The dictionary’s definition of caring is, someone that shows kindness and concern for others.
Could it be possible that this is a very narrow perspective on the true meaning of caring?
My willingness to care came in many guises and started at a very young age. With a Mum who was sometimes ill or in overwhelm, I often took on the role of mother for our family until she was well enough to resume her life. I took it upon myself to tend to and nurture the animals we had at home when they became ill and as I grew older, I would offer my services to some of my neighbours, by taking their babies out for a walk in the fine weather to get some fresh air! (This was a relatively common practice back in Ireland in the 1950s).
By the time I left home, caring was second nature to me. Not surprisingly then, my career of choice was one within the caring profession which gave me ample opportunities to be supportive to the patients that I would work with on a daily basis.
My caring was however not just confined to humans and animals, as I also looked after the contents of the various homes that I lived in throughout my life. At one address, where I lived for 23 years, the kitchen appliances that were there when I moved in were still in perfect working order when I moved out.
From all that I have written thus far it would appear that I would get a PhD in caring and kindness if there was ever one to be studied for. But there was fundamentally one very, very important subject missing from my studentship, and that subject was Self-care and Self-love. I was an expert at looking after others, but took little if any real care of me and my body.
How can we possibly know how to look after others if we don’t know what it feels like to really care for ourselves first?
The notion that I was caring for myself by, for example, going on amazing holidays, buying lovely clothes and having the best hairdresser to style my hair (after all what more could a girl need?) I now know to be very superficial. How so? Because the upliftment I received from them was very short-lived, as a couple of days afterwards the novelty would have worn off, and it was back to the humdrum of life once again. I only fully understood the transient nature of these so-called acts of caring, when I discovered Sacred Esoteric Healing, a modality which speaks of an inner joy, which is available for us all to connect to if we simply choose to turn our gaze from looking outside ourselves back to within.
About seven years ago I was feeling very unwell and booked myself in for some Sacred Esoteric Healing sessions. During my first appointment, the practitioner spoke with me about my lifestyle and how I cared for and nurtured myself. As I shared about my holidays and clothes etc. something in me felt that I was being asked to go deeper with my views on what caring and nurturing really meant. As I lay on the treatment table I dropped into a very deep relaxed state,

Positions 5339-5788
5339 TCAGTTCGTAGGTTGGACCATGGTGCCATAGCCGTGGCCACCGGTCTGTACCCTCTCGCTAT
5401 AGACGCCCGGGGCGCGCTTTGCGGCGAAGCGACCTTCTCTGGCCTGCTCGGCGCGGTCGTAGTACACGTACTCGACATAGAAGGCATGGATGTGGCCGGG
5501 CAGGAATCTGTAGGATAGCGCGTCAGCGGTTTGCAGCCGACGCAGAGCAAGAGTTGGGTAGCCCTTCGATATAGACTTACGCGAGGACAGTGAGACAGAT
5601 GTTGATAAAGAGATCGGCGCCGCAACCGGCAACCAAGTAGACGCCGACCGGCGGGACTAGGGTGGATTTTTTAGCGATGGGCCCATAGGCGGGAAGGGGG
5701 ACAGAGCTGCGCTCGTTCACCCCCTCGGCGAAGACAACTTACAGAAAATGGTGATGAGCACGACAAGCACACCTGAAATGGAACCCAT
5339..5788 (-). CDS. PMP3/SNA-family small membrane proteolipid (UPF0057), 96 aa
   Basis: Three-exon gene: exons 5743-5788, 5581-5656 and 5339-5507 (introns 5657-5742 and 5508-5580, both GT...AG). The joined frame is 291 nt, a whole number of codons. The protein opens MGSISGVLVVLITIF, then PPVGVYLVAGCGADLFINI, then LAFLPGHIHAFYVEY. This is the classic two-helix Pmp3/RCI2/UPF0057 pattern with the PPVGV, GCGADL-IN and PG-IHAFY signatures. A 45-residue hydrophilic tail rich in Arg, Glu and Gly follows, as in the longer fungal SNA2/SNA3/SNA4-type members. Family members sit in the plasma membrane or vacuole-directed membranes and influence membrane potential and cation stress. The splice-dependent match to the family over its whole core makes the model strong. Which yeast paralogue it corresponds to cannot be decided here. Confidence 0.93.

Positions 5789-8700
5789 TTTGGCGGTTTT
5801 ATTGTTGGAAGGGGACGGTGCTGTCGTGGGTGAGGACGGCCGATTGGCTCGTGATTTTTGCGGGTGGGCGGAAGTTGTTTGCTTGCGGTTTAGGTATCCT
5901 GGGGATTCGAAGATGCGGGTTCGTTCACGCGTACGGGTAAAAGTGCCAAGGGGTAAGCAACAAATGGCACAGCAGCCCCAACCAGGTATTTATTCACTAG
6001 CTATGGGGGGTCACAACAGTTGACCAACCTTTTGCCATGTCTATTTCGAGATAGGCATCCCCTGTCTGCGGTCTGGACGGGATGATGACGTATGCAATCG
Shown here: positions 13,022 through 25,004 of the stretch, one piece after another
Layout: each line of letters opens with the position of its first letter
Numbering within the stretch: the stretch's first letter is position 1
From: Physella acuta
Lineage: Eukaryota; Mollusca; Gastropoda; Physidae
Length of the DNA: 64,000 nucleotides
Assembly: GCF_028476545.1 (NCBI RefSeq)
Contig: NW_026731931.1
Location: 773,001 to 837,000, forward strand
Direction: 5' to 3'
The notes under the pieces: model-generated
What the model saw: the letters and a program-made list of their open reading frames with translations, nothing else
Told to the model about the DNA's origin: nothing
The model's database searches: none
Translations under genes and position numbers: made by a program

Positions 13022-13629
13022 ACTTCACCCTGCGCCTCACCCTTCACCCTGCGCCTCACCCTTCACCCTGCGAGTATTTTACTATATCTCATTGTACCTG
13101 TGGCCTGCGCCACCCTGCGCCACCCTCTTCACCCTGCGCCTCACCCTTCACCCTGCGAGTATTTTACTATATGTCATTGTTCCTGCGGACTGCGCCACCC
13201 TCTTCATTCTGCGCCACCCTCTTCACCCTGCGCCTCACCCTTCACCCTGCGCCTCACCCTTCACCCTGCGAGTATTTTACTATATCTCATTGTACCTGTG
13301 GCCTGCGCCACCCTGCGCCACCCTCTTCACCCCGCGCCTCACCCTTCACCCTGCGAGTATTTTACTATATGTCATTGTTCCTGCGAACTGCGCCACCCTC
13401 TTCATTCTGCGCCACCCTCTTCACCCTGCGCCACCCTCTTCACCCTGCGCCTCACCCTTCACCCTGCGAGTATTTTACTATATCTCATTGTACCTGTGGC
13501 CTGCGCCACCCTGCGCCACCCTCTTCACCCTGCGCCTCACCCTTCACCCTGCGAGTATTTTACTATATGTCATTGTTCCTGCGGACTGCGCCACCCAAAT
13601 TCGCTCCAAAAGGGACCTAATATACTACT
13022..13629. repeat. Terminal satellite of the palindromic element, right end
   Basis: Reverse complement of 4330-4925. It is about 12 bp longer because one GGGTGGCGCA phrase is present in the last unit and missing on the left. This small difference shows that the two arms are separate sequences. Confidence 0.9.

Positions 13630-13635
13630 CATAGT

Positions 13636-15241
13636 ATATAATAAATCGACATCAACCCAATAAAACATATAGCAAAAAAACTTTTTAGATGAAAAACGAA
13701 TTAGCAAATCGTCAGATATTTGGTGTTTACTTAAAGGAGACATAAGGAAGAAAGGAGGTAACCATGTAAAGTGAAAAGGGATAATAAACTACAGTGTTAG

Where I felt for the first time in my life just how fragile and delicate my body truly is.
So, in between sessions I took stock of how I was living my life, and I felt there was definitely room for improvement. Slowly I started to make changes to support me, and my body.
The nature of these changes came from listening to, and acting on what my body was telling me through the feelings that I felt in my body.
From this awareness I realised that such things as carrying two heavy watering cans when watering my garden was putting huge strain on my body and was not the way to treat, support, nurture or honour the beautiful, fragile woman I felt myself to be. Now I water with half-filled watering cans, and on days when my body is feeling tired I reduce this still further or I may leave it for the following day.
I then became aware that the thoughts that I had in my head were different to the feelings I had in my body. For example, at night before I started Sacred Esoteric Healing sessions, my body would often feel tired and would have liked nothing better than to be tucked up in bed, but my mind would override what I was feeling in my body in favour of staying up late to watch some TV programme or other. This would have a knock on effect as I would then feel tired starting a new day and would also need to resort to stimulants such as sugar and coffee just to get me through the day.
It was shocking to realise that I had lived most of my life disconnected from my body; it was like I was a floating head with just a vague awareness of my body. I am now very aware of the importance of caring and loving myself first, this in turn not only benefits me but all who I come into contact with.
By taking care of myself, by resting when I feel tired, eating nourishing food, and checking that I am not putting undue strain on my elderly body, I now invariably start my day feeling well rested, well nourished and vital. This is then the quality I take to all that I do and meet during the course of my day.
This way I am sharing the real vibrant and caring me with all I associate with.
Yes, I was born to care, but in order for it to be true care it must be from self-love and self-care first, then everything else will fall into place.
by Elizabeth McCann, aged 67, UK